Since the introduction of the X Window System in the mid-1980s, it has been on a long metamorphosis. Born as a niche display technology, the darling of Unix cognoscente, the X Window System was discovered by the mainstream Unix community, and fueled the half-billion-dollar venture capital-based X terminal business -- a business based on the simple proposition of cheaper workstation-like seats. But workstation price erosion and the popularity of Microsoft Windows on the Intel platform bulldozed X into alignment with the Unix vendors, turning it into a platform-specific technology, at odds with the idea of client/server computing based on personal computers.
X in 1994
During 1994, X, the would-be foundation of a platform-independent networked computing industry, became a pawn in the Unix versus Microsoft war. Despite the Ptolemaic posturings of the Unix industry, however, X rode an overall improved business climate in North America to a record year. For 1994, the X market topped $1.38 billion. Leading the X market was the X terminal sector, at $647.5 million (285,000 units), or 47 percent of the market. However, the year's big surprise was that X terminals, after a brief period of sharp growth, flattened abruptly in 1994. The cause: a combination of competitive pressures, mostly from PCs -- and strong growth in the software-based X market, specifically in the PC X server software segment.
PC X servers grew a strong 45 percent in 1994, benefitting from a shift to more powerful PCs and the need of customers to retain client/server flexibility. Accounting for approximately $76 million in sales, PC X servers now make up 6 percent of the X market. Interface development technology contributed $187.7 million, or 14 percent. Services exploded to 17 percent of the market, showing the strong demand for X and Unix-oriented training and development services.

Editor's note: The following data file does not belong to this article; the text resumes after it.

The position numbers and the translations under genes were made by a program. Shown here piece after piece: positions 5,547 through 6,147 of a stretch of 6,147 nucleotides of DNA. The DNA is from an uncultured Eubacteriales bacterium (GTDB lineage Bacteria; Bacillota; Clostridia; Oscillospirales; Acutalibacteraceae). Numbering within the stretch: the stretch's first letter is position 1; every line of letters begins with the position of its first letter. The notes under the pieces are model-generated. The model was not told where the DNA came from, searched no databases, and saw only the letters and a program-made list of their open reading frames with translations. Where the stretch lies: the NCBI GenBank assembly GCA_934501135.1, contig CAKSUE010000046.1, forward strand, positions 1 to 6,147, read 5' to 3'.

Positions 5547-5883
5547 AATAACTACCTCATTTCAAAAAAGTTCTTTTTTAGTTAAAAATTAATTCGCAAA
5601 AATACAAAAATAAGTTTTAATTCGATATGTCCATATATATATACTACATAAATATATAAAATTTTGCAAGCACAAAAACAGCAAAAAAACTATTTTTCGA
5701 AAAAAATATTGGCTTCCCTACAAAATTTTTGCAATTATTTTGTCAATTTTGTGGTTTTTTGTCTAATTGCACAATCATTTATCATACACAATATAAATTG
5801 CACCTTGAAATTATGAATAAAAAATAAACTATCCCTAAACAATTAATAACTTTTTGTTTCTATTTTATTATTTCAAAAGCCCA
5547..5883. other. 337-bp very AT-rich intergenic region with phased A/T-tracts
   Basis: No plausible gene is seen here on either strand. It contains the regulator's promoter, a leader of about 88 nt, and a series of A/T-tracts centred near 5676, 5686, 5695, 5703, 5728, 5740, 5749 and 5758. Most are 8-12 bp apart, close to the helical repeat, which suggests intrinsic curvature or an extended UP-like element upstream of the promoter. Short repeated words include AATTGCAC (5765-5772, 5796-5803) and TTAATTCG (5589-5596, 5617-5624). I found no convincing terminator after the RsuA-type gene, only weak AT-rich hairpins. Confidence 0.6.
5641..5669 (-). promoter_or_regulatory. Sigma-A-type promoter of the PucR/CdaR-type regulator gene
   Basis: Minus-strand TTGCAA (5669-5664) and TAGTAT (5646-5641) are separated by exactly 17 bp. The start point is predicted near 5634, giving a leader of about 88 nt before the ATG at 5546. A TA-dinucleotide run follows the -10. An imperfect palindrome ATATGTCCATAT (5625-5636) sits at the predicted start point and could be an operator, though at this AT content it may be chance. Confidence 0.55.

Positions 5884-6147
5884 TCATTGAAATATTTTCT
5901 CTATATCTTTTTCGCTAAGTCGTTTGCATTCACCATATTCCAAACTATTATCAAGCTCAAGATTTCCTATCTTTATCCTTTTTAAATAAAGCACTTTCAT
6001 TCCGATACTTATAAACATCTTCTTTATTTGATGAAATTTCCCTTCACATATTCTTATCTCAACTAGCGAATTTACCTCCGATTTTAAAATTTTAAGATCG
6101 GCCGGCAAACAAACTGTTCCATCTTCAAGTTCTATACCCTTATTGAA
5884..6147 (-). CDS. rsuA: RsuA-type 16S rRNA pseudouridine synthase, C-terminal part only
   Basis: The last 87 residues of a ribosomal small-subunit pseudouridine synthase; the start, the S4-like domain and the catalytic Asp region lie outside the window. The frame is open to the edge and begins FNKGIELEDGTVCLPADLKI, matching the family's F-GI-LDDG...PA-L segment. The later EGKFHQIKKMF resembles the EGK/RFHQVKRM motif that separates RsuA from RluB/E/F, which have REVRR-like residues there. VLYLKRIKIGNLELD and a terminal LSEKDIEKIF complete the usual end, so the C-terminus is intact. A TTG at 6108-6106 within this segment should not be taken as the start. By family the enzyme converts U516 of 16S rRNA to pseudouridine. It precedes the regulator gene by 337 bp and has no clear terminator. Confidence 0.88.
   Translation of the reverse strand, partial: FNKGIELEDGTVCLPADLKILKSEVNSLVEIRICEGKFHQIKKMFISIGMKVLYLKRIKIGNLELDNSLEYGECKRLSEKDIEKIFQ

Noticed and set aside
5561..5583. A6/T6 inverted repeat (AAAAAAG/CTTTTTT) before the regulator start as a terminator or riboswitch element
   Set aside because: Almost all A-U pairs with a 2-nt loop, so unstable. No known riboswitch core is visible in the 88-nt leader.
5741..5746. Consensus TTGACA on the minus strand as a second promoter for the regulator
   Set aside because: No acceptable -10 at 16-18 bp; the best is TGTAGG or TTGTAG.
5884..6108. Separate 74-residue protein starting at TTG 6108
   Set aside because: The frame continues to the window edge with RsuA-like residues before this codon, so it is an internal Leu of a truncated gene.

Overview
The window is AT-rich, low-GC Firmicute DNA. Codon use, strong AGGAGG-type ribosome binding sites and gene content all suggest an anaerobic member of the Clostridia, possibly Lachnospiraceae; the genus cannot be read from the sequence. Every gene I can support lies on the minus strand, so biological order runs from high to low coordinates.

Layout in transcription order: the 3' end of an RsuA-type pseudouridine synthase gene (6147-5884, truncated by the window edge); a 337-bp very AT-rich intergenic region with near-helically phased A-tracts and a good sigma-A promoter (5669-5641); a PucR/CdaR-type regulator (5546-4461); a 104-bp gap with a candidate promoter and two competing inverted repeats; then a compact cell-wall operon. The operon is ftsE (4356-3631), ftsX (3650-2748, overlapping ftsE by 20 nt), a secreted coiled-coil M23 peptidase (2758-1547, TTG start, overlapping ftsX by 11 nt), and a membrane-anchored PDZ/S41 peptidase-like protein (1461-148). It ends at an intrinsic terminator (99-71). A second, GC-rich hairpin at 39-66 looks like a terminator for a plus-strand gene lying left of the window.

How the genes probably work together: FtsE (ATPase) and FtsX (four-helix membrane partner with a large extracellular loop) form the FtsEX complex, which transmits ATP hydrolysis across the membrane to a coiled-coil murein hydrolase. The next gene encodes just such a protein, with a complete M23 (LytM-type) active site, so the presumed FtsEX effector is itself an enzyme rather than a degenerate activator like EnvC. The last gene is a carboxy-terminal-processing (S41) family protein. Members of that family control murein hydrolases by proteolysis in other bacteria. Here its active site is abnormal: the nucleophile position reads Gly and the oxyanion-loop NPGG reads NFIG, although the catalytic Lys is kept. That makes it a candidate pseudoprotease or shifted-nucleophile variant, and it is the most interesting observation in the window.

Meanwhile, the X terminal market shows signs of metamorphosing, with Digital's X-oriented Multia desktop and Tektronix's direct assault on the Windows-under-Unix market, WinDD, defining new ways to merge X and Microsoft Windows.
Regardless of the apparent dominance of the X terminal portion, the significance of the growth of the PC X server business reminds us that the X market is defined and driven by software. The technology is software and is supported by virtually any hardware configurations. But to the detriment of X, strategic posturings within the Unix community have forced X away from the most cost-effective environment -- Intel processing platforms. A sophisticated, powerful, and feature-rich client/server graphical protocol has thus effectively been precluded from leveraging the cheapest, most ubiquitous desktops.
X has matured into a billion-dollar industry, yet it has also been a prisoner of its history. For the future, X needs to evolve radically. The enterprise desktop requires maximum application availability and flexibility -- X can and should be a vehicle for delivering those applications and maximizing information access, a vehicle superior to some of the lesser choices that limit access and use. To achieve this, X must shed its Unix centricity to metamorphosize once again in a changing market.
About the author
Stephen Auditore is president of The X Business Group in Fremont, CA. This article is based on the January edition of the company's newsletter, which covers graphical environment technologies, including the X Windows System market. He can be reached at email@example.com, or by calling 510-226-1075.
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Last updated: 1 March 1995.